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Fitness effects of spontaneous mutation in a warming world

Cite this dataset

Dudycha, Jeffry L.; Davenport, Elizabeth S.; Agrelius, Trenton C.; Harmon, Krista B. (2021). Fitness effects of spontaneous mutation in a warming world [Dataset]. Dryad.


Spontaneous mutations fuel evolutionary processes and differ in consequence, but the consequences depend on the environment. Biophysical considerations of protein thermostability predict that warm temperatures may systematically increase the deleteriousness of mutation. We sought to test whether mutation reduced fitness more when measured in an environment that reflected climate change projections for temperature. We investigated the effects of spontaneous mutations on life history, size, and fitness in 21 mutation accumulation lines and 12 control lines of Daphnia pulex at standard and elevated (+4℃) temperatures. Warmer temperature accelerated life history and reduced body length and clutch sizes. Mutation led to reduced mean clutch sizes and fitness estimates at both temperatures. We found no evidence of a systematic temperature-mutation interaction on trait means, although some lines showed evidence of beneficial mutation at one temperature and deleterious mutation at the other. However, trait variances are also influenced by mutation, and we observed increased variances due to mutation for most traits.  For variance of the intrinsic rate of increase and some reproductive traits, we found significant temperature-mutation interactions, with a larger increase due to mutation in the warmer environment. This suggests that selection on new mutations will be more efficient at elevated temperatures.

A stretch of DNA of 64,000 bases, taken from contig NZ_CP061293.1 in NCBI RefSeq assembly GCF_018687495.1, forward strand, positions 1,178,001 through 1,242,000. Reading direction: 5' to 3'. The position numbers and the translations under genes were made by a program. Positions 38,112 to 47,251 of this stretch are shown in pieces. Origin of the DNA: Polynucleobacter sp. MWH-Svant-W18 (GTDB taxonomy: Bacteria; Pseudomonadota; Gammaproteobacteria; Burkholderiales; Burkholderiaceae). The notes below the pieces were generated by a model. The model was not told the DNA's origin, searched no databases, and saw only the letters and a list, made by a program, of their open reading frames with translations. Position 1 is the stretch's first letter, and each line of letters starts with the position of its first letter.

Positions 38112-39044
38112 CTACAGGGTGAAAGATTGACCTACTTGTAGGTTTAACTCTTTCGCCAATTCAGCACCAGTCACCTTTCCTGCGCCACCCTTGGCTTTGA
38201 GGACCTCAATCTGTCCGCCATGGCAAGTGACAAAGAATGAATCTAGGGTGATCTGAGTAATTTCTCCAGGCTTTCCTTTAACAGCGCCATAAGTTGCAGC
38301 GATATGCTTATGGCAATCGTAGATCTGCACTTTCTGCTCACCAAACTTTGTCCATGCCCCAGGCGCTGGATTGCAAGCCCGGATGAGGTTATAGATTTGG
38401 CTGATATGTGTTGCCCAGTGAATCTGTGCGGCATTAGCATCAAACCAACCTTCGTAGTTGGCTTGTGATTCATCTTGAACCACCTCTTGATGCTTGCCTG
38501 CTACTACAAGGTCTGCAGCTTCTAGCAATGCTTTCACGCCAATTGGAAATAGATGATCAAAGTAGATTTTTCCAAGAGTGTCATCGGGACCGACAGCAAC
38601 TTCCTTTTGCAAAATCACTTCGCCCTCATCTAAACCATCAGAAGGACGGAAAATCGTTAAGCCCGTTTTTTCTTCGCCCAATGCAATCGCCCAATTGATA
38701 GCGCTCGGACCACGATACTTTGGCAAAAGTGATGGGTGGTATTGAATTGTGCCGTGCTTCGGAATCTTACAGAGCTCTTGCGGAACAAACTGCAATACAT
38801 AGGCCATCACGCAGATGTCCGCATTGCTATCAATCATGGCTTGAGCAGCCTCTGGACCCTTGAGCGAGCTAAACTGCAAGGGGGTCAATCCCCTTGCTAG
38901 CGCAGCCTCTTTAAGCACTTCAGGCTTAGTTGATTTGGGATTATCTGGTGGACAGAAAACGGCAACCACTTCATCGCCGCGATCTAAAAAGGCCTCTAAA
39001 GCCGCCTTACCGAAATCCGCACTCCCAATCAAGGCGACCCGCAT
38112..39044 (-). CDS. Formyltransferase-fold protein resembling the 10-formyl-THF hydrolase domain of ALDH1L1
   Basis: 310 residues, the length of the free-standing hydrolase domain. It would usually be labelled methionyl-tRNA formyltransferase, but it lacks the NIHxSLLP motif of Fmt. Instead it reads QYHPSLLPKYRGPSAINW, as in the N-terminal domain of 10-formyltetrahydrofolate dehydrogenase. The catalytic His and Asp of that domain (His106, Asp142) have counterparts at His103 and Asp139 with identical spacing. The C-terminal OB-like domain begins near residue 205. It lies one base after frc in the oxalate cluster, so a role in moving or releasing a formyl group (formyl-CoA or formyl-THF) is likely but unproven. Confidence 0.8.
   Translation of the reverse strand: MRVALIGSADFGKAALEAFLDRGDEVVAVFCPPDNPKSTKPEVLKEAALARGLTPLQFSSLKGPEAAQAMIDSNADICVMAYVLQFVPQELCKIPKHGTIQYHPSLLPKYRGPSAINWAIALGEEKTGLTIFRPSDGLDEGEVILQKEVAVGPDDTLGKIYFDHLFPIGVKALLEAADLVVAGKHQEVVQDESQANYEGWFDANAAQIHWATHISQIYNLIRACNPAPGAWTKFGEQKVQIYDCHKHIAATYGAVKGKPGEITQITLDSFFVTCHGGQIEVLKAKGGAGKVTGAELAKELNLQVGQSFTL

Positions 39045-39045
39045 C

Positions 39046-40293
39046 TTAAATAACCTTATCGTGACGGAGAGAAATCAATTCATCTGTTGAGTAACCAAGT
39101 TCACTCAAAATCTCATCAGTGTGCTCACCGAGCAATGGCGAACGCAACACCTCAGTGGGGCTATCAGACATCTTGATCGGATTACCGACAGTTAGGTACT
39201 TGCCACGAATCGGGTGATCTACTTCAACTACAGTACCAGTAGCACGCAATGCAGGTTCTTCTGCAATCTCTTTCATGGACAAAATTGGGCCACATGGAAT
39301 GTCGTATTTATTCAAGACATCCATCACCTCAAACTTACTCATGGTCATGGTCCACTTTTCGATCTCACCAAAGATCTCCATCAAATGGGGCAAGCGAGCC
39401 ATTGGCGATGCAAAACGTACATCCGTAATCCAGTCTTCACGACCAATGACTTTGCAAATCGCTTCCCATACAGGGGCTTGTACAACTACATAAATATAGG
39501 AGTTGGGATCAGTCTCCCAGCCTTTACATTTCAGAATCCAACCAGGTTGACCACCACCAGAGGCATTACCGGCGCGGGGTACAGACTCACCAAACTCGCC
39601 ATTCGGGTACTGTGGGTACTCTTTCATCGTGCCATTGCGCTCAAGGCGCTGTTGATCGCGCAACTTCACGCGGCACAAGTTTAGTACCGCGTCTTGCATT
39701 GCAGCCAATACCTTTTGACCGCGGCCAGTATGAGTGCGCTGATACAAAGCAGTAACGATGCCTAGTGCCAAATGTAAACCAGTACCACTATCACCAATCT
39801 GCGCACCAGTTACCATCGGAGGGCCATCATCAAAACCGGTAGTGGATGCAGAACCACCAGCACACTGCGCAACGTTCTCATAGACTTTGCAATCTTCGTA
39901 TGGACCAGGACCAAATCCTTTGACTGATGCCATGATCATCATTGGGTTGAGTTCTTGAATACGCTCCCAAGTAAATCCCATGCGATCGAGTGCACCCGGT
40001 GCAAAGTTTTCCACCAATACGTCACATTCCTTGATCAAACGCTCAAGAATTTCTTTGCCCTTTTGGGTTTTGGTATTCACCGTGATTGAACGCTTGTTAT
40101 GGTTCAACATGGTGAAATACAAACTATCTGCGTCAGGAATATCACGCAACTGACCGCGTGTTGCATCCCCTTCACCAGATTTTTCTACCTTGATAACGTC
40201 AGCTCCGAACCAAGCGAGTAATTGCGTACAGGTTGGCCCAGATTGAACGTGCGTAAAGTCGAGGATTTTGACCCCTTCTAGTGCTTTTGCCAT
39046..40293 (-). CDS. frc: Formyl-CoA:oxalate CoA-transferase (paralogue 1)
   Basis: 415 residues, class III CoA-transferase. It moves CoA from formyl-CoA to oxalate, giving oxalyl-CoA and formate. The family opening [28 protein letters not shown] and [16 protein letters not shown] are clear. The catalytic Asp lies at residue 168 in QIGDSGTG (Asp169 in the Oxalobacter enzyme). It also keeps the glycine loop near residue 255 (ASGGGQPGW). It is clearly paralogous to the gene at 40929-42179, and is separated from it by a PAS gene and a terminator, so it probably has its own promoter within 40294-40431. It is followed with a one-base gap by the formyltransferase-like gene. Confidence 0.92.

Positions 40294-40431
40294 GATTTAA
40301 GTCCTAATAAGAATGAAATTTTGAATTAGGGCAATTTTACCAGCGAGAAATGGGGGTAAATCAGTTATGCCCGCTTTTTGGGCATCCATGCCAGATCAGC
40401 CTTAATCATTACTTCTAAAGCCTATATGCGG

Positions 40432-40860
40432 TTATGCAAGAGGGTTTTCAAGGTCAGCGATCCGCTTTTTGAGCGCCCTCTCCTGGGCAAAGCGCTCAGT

National Science Foundation, Award: DEB-1556645